To move forward, we must address the past
The fallout from the 38 Studios debacle isn’t going away anytime soon.
The failed video game company became a major issue on the campaign trail this week, with Gov. Lincoln Chafee blasting two of the candidates vying to succeed him for their support for refusing to pay tens of millions owed for state-backed bonds.
Chafee, in a statement, went as far as to call the Republican gubernatorial hopefuls – Cranston Mayor Allan Fung and businessman Ken Block – “unfit” to serve as governor because of their position on the issue. He cited the potential impact on the state’s bond rating and well as implications for ongoing 38 Studios litigation.
“As we look to continue this positive momentum, candidates for governor should be espousing positions that take into account our state’s long-term future, not the instant gratification of appealing to primary voters,” Chafee said.
Block and Fung were swift in their response.
“38 Studios burned up our money and went bankrupt on Governor Chafee’s watch,” said Block. “He did nothing and was clearly asleep at the wheel as every aspect of this deal has been a disaster.
“These bonds are moral obligation bonds and are not owed by the taxpayers of Rhode Island,” Block continued. “I find it unconscionable that the governor would put insider Wall Street investors ahead of the taxpayers who elected him. These investors were adequately warned and knew the risk they were taking when they purchased the bonds.”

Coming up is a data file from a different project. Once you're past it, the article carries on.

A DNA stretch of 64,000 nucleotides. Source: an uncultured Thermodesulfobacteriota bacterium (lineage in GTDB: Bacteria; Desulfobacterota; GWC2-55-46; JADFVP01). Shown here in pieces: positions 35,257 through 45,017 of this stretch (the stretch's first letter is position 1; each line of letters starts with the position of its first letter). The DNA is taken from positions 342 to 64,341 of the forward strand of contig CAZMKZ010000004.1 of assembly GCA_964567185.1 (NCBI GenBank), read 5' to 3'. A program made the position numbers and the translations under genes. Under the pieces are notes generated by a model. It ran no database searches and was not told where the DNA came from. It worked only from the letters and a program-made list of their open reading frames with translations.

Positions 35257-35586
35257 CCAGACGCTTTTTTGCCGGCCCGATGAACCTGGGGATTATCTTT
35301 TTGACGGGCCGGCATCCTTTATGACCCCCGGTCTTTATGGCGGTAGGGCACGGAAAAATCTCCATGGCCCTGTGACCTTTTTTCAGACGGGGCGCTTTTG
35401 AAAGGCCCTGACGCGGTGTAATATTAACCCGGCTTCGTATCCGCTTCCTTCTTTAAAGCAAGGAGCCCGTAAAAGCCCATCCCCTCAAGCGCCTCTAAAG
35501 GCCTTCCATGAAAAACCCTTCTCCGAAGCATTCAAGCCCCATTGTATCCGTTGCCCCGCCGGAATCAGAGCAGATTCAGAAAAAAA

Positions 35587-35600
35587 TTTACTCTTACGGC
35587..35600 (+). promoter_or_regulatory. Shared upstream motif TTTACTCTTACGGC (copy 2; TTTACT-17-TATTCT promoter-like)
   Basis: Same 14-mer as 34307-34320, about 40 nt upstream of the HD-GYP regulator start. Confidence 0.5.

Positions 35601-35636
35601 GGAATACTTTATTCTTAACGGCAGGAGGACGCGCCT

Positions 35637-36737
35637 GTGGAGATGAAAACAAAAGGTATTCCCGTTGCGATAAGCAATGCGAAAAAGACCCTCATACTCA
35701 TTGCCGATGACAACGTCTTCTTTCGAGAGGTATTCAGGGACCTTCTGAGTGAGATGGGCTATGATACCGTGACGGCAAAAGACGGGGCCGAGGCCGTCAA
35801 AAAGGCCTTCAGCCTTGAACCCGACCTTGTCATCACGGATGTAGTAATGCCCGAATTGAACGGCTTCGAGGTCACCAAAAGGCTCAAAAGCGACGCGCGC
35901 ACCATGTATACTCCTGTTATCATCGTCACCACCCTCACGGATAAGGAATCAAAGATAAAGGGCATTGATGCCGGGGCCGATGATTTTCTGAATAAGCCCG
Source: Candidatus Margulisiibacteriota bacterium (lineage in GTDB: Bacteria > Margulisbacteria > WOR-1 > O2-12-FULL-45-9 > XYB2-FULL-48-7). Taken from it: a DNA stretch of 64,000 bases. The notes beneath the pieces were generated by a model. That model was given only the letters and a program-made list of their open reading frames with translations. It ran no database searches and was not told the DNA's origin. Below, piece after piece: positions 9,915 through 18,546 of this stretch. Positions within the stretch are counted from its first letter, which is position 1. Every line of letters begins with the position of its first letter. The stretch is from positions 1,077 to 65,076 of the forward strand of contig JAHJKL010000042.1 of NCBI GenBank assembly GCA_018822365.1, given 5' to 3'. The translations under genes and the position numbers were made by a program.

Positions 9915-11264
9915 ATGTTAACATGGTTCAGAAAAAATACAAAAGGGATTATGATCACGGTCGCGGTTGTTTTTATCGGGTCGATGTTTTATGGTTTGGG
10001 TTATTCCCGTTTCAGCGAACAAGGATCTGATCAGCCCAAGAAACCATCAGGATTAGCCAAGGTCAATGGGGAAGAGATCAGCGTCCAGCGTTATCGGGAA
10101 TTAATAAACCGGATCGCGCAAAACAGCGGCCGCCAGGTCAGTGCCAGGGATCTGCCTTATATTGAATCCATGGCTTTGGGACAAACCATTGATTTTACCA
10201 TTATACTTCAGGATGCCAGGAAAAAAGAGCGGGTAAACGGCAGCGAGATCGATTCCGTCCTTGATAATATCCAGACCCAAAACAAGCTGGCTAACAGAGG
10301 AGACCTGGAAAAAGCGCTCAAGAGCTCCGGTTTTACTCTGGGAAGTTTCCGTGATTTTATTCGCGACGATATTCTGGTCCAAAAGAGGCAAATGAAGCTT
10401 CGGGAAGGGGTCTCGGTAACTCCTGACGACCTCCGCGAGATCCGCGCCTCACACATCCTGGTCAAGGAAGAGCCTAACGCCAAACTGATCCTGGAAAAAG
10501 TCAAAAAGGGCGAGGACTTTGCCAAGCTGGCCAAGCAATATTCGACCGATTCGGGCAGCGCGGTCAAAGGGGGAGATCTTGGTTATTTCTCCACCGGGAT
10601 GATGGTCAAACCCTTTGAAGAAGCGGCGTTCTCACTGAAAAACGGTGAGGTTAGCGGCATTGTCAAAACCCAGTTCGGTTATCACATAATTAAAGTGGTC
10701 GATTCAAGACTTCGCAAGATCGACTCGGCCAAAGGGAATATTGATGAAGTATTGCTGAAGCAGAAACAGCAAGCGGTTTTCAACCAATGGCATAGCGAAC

“The lack of understanding begins with Governor Chafee, whose commitment to the institutional bondholders and other financial elites far outweighs his concern for the average Rhode Island taxpayer,” said Fung. “Taxpayers simply cannot afford this added burden.”
The Democrats seeking the governor’s office – General Treasurer Gina Raimondo, Providence Mayor Angel Taveras and Clay Pell – all support repaying the bonds, which were insured by Assured Guaranty.
Where, then, should voters stand on this issue? Politics are clearly at play, but compelling arguments can be made on both sides. The point about the risk inherent in such an investment is well taken, as is the injustice inherent in Rhode Island tax dollars being used to repay those who knowingly took that risk.
Yet it does seem clear there would be very real consequences for failing to repay. Standard & Poor’s Ratings Service has warned of a credit downgrade and already put in place a negative outlook on the state as the debate continues. Assured Guaranty has said it will pay its obligation regardless, but fully expects the state to pay as well, hinting at the legal action that would likely ensue.
More than that, however, failure to pay would send a powerful – and dangerous – signal to the state’s potential investors and partners. Included in the stump speech and platform of virtually every candidate for public this year is rhetoric regarding economic growth and job creation, about the need to revitalize the state and foster a favorable business climate.
Reneging on a commitment of tens of millions would seem counterproductive in achieving those objectives. A significant blow to Rhode Island’s credit rating as a result of nonpayment would be a major hindrance to positive progress.
There are ways to address the rightful anger surrounding the 38 Studios deal, and to correct, as best as possible, the wrongs committed. Any criminality associated with the matter should, of course, be prosecuted. Voters should strongly consider their choice in leadership this November in an effort to avoid any such situation in the future.
But failure to make good on what is known, quite literally, as the state’s moral obligation makes little sense. We cannot move forward, truly, until we have effectively addressed our past, painful though it may be.